As you probably already know, Amethyst is one of the oldest gems in the world. The gemstone, which dates back to early antiquity, comes from the Greek word amethystos, which means “not drunk.”.
The exact translation of Amethyst is not “drunk.”. In antiquity, people minted purple jewels, such as the one in early Amethyst, to avoid drunkenness. People would attend gatherings with amethyst jewels to ward off negative behavior caused by too many drinks.
When false denigration could lead to a death sentence, we see that the ancient Romans clung to Amethyst. This practice was so widespread that they drank from cups carved with amethyst crystals, so we can say that this practice was decadent and functional.
Amethyst Features And Powers
People worldwide use Amethyst as a healing crystal to relieve anxiety, minimize stress and promote serenity. The use of its properties stimulates peace, activates inner intuition, and silences the noise of stressful situations and conflicts. Each crystal has unique healing properties, but the power of amethysts is extreme when given together.
Purple is a bold, regal hue that promotes wisdom and strength. In large quantities, however, too much purple can radiate frustration and imbalance.
The most saturated purple Amethyst in the gemstone business is recognized as the best and most valuable variety. Raw amethyst crystals look stunning on their own, and some people use them as home accessories. A great way to exercise amethyst power is to go out and buy loose amethyst gems and use them in jewelry designs. Here are some of the best colors of Amethyst.
In truth, there is nothing wrong with any color variation of this beautiful gem. Amethyst jewelry can be trendy or classic. It all depends on what you love most as a buyer. If you love lilac, lavender, or violet-blue, you will find a stunning amethyst gem that suits you.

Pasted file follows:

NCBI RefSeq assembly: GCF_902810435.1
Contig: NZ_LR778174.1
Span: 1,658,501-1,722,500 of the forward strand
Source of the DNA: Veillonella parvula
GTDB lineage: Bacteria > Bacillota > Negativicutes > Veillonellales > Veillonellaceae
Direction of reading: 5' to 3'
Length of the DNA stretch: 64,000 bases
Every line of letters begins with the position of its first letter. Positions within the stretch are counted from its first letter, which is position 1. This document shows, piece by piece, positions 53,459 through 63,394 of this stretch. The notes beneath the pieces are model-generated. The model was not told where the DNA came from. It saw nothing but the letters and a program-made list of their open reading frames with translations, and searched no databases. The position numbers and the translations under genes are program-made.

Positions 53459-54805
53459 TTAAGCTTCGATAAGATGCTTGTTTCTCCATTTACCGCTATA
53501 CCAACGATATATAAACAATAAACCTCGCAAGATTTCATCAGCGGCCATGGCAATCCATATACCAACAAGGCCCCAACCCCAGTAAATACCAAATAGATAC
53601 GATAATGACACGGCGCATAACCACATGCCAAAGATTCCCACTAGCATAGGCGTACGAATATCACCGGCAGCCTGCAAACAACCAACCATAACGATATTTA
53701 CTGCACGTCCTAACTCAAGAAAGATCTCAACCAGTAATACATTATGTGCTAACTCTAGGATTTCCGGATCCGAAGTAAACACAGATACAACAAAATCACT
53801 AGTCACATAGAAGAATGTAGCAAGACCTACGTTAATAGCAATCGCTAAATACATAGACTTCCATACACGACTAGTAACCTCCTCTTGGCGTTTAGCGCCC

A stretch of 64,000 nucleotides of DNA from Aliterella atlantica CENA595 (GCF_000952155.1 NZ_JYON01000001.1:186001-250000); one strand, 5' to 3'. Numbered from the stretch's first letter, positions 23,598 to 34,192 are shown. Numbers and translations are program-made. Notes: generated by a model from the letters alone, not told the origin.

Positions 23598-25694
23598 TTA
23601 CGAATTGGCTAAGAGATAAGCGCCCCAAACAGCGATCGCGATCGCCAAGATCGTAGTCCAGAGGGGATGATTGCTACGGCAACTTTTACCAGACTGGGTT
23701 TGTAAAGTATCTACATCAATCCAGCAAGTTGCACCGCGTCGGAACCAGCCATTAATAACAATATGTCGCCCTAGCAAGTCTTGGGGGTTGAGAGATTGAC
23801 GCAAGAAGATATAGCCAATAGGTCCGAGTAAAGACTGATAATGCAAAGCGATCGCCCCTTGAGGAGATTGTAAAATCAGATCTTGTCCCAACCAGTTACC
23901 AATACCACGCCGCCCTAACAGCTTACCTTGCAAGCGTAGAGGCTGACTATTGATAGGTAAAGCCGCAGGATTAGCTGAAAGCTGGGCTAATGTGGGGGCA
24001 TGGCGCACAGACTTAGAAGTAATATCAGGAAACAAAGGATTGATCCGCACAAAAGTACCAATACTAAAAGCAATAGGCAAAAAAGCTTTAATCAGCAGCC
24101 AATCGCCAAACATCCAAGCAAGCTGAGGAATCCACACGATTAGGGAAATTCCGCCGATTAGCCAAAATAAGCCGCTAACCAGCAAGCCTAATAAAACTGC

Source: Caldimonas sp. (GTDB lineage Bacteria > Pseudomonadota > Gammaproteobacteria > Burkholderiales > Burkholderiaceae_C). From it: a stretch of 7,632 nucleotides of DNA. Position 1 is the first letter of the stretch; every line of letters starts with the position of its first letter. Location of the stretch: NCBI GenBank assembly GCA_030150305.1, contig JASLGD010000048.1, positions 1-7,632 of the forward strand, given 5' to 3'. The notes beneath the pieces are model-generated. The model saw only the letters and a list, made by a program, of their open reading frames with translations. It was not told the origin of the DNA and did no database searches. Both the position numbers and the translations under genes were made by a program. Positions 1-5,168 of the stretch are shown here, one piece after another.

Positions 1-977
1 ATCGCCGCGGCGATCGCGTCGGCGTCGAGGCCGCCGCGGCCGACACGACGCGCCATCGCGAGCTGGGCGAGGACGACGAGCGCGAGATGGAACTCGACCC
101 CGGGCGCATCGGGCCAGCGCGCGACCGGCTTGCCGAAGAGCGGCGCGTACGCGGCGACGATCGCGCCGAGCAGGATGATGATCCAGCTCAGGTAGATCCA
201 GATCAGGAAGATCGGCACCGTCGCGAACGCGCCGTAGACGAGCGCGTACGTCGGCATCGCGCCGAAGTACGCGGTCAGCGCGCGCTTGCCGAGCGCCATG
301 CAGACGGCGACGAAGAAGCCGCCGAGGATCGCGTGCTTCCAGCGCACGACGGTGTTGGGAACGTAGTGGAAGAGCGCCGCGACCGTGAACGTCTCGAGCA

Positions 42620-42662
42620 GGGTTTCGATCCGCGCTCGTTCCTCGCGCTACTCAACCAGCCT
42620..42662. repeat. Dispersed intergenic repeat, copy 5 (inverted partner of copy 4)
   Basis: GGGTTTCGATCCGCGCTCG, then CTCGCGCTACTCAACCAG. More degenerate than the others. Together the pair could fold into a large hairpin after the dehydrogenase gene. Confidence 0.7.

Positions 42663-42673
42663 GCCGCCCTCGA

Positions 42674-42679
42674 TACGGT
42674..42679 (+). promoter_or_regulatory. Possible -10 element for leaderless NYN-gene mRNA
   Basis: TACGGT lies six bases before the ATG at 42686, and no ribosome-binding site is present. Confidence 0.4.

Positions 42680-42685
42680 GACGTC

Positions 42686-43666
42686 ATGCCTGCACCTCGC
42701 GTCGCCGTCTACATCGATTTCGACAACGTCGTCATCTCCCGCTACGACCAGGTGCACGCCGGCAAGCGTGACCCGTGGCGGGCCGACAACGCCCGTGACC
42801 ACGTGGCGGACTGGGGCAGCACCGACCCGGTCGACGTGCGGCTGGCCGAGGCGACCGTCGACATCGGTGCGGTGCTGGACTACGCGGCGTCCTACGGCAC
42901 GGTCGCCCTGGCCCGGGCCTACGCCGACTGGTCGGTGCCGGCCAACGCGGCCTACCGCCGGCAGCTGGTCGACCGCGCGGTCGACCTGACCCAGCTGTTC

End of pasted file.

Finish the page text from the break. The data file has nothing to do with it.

You will have no difficulty finding beautiful amethyst rings, pendants, earrings, necklaces, and pendants. Thanks to its breathtaking structure, lively color, durability, and attractive price, Amethyst has won many souls. It is just one of them. If you favor combining Amethyst into your home décor, you will love the natural, earthy aesthetic of raw amethyst crystals.
Amethyst Treatments and Valuation
Like most gemstones, purple quartz is graded according to the 4 Cs: cut, color, purity, and carat.
Amethysts rated AAA and AAA are at the forefront in terms of cut and uniformity. Since amethysts are so common, it is not worth buying a cut stone, which is a class B gemstone. One can expect that amethysts have an excellent, uniform cut.
Ensure your gemstone has a uniform color and tone, along with one that minimizes the appearance of the inclusions that occur in it. The ideal color is what is called Siberian purple, the most profound violet stone you can find. The darker and better the Amethyst, the darker it will look, especially in blacklight and low light.
Most gemstones of this kind are called eye-clean. It means that there are few inclusions in the faceted gem. Large fissures make the stone less valuable. However, color is so dominant in amethyst valuation that a more opaque stone darker in color tend to sell for more than a cleaner Rose de France. You can see a great explanation of how it works from the GIA, including an amethyst color chart.
It has little effect on the value of an amethyst gemstone. Quartz generally grows into giant crystals, and larger crystals can be cut into many smaller stones. For this reason, the price per carat is relatively flat.
For clarity, we only sell gems in AAA quality. It is also important to mention that gemstones can be treated. Many gemstones are treated to increase their color value.
They can be heated to improve their color and clarity. Heat-treated stones are more accurate than other amethysts. Heat treatment is a natural and durable solution to make gemstones look optimal. So we can offer you beautiful amethyst jewelry for less money than untreated stones.